Analysts have responded to rampant consumer concern over the future of the Call of Duty franchise following Activision’s shelving of Guitar Hero, describing the situations as incomparable.
Speaking to IndustryGamers, DFC Intelligence’s David Cole said the only similarity between the two franchises is Activision’s financial situation.
“I really think the situations with COD and GH are hard to compare, except for the fact that as a public company there is definite pressure to show a steady revenue generating product line,” he said.
Wedbush’s Michael Pachter agreed, stating, “I don’t think they are comparable at all.”
Both analysts described Guitar Hero’s appeal as part of a “fad”.
M2’s Billy Pidgeon called Activision’s handling of the Guitar Hero franchise “strip-mining”, and described it as a “successful, risk-averse strategy” which earned the publisher “good money”.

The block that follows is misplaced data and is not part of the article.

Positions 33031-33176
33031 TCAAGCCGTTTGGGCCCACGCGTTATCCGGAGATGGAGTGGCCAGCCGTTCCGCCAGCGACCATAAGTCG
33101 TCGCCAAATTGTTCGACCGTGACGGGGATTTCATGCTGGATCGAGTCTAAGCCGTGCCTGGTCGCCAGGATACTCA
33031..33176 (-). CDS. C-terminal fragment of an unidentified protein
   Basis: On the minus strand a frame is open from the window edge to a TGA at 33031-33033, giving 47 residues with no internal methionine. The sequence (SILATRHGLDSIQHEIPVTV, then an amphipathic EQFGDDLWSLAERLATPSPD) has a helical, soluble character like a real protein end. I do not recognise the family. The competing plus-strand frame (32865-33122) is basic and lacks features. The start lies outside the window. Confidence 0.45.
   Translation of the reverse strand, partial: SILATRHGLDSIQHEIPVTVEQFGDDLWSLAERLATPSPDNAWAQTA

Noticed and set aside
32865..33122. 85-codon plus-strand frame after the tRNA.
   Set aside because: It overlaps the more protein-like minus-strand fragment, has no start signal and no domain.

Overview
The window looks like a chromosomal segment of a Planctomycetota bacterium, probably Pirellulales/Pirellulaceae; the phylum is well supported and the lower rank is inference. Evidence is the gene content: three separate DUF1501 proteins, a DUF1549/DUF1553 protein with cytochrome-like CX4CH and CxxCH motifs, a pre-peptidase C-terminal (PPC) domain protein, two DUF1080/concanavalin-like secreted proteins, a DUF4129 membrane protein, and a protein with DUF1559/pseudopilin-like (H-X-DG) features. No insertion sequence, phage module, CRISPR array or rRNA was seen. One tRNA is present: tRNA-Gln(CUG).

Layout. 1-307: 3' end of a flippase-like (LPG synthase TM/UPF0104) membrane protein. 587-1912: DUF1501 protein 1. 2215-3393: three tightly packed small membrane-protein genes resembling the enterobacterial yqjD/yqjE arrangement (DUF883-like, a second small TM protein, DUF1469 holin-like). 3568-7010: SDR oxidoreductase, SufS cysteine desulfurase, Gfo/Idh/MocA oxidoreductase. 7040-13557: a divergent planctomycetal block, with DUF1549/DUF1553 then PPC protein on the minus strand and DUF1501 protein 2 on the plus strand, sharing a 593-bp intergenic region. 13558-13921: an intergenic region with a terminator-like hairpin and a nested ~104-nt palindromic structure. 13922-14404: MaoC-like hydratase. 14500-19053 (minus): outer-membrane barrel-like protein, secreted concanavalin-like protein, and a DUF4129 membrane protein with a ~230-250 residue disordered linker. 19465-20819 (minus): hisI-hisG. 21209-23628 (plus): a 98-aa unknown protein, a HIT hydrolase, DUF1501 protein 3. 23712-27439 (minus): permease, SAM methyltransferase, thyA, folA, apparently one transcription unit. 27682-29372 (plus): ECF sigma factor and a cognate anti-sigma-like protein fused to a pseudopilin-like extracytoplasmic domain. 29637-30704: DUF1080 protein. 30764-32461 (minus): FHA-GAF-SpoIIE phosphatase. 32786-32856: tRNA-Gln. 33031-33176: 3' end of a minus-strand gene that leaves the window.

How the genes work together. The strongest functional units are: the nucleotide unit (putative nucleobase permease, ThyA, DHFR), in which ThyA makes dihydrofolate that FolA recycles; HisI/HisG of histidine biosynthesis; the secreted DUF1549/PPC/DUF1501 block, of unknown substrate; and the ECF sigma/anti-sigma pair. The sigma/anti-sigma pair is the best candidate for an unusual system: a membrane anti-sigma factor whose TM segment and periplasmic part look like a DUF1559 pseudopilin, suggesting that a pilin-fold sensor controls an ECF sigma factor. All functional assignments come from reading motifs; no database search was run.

“(Activision) is learning to execute this strategy with greater efficiency each go-round,” Pidgeon added, suggesting the strategy is a familiar one.
“It was somewhat the same issue as extreme sports and hunting games,” Cole agreed, adding, “FPS games are a long proven genre and thus don’t seem to have fallen into that fad issue.”
EEDAR’s Jesse Divnich, Lizard Capital Markets’ Colin Sebastian, and Janco Partners’ Mike Hickey also weighed in on the question. All the consulted analysts concurred on Activision’s successful capitalisation on the music game gold rush.
Activision announced at its Q3 financials that it had cancelled the Guitar Hero franchise effective immediately.
The series had spawned over twenty releases since inception in 2005.
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